Today, I’d like to share with you an amazing musical treat. (Yes, I’m deliberately using the word “treat” during this Halloween week, when kids are getting tricked into eating candies galore.)
Your treat — much better than any candies you can eat — is to watch and listen to “Koyaanisqatsi” by one of my absolute favorite composers, Philip Glass. (Thank you, MGM Digital Media, for providing the entire score on YouTube and the dazzling visual imagery from the talented Godfrey Reggio.
In case you’re in the dark, Phlip Glass is one of the most influential and prolific modern American composers, who work has often been described as minimalist.
However, as his official bio points out, Philip Glass prefers to say that he composes “music with repetitive structures.”
In my opinion, neither description do this magnificent composer justice. Philip Glass compositions are often haunting, catchy, and downright addictive. And they are the best treat of all time. (In fact, if you’re a sugar addict, addictive music is one of the best techniques to help move you Beyond Sugar Shock, which, incidentally, is the name of my next book. It comes out next spring from Hay House.)
So, can you tell I’m a huge, huge Philip Glass fan?
Over the past decade or so, I’ve had the pleasure of attending a number of concerts with the Philip Glass Ensemble — such amazing works as “Einstein on the Beach,” “Beauty and the Beast” and “Satyagraha” (which the Metropolitan Opera is playing this month). And I’ve rushed to see movies such as “Kundun” and “The Hours” because they featured his music, too.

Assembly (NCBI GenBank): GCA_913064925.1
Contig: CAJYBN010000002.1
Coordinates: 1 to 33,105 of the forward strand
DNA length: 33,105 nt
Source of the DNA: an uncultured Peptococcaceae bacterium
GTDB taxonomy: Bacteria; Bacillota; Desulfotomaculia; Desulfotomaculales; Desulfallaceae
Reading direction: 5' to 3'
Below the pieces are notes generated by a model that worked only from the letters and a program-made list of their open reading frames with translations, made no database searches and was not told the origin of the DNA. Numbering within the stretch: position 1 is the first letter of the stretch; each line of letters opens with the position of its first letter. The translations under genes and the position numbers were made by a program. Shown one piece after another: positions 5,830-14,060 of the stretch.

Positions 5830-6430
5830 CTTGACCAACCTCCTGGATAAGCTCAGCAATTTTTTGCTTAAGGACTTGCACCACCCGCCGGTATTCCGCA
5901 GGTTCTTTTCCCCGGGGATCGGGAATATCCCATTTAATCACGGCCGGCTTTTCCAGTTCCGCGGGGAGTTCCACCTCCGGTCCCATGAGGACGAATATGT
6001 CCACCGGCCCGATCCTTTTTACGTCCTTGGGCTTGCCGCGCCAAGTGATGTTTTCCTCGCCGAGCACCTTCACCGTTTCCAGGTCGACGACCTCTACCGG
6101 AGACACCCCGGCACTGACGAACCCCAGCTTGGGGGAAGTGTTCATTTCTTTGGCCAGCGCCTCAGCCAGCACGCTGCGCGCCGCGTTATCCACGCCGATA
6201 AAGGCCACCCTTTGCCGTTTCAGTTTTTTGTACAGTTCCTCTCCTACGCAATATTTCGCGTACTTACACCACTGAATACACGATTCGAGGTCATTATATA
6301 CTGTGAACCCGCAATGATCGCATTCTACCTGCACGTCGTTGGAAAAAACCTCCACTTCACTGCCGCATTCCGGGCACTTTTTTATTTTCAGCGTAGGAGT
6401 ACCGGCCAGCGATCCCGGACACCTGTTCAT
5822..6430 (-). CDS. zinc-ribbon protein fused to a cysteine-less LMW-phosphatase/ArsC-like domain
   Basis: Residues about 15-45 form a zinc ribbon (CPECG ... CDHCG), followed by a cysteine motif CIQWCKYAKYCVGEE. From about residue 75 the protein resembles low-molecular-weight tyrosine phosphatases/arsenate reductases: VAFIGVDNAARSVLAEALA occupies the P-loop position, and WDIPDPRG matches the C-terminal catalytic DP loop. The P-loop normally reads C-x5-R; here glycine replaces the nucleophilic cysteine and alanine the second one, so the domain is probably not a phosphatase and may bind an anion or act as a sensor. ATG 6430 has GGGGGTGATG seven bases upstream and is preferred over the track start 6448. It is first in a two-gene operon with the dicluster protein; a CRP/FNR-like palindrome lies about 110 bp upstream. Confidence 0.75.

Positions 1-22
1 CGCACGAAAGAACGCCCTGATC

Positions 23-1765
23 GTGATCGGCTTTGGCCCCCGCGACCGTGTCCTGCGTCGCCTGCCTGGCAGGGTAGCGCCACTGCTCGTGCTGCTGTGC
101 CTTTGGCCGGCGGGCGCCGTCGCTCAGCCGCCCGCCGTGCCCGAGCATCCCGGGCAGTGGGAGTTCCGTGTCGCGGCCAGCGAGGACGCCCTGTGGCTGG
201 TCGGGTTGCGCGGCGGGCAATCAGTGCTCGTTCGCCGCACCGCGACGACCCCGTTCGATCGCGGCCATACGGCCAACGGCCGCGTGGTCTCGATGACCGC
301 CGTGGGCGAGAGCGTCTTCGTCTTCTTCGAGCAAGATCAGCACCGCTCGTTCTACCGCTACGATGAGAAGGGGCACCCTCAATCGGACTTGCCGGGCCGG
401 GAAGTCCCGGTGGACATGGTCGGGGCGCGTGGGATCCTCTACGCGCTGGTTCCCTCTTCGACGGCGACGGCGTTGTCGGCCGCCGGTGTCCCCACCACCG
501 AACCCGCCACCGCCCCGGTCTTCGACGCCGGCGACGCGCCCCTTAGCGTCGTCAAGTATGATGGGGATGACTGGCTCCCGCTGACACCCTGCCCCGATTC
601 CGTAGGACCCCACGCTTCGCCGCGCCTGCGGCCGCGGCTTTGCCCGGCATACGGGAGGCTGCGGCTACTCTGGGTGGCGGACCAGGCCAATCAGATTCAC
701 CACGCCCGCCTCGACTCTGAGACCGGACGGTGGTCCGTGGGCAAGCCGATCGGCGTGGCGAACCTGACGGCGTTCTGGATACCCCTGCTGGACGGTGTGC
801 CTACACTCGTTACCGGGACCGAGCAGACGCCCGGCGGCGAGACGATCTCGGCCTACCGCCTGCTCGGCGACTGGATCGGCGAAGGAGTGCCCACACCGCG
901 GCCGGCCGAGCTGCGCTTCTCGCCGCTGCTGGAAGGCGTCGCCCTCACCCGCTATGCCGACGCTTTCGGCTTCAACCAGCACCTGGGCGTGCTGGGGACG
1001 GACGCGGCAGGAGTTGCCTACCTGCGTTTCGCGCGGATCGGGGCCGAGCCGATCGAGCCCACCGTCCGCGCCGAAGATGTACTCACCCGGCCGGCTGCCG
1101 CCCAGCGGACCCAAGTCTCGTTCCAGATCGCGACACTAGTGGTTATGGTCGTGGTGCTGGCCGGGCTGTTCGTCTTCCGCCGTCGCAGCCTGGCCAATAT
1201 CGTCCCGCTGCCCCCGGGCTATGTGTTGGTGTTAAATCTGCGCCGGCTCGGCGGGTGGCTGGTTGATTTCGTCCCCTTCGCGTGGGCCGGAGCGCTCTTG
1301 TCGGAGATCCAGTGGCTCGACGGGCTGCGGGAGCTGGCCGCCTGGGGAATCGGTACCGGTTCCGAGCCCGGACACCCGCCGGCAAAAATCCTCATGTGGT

What’s more, as a journalist, I’ve also had the honor of interviewing Philip Glass two times. By the way, I’m still waiting to find out if Philip Glass can appear on my Gab with the Gurus Radio Show — stay tuned, because I’m hopeful.
But last night was one of the most profound, magnificent art experiences of my life. I had the profound pleasure of attending Koyaanisqatsi, performed by the New York Philharmonic and conducted by long-time collaborator Michael Riesman, who is also a composer, conductor, keyboardist, record producer, and music director of the Philip Glass Ensemble.
Wow! Truly magnificent!
If you enjoy Koyaanisqatsi on YouTube, just imagine the entire New York Philharmonic playing it! Luscious, rich and amazing!
By the way, when you’re done listening to Philip Glass, check out music from Andrew Shapiro, a composer I had the pleasure of meeting at Koyaanisqatsi.
So what did you think of Koyaanisqatsi? Share your thoughts here and on my Facebook fan page.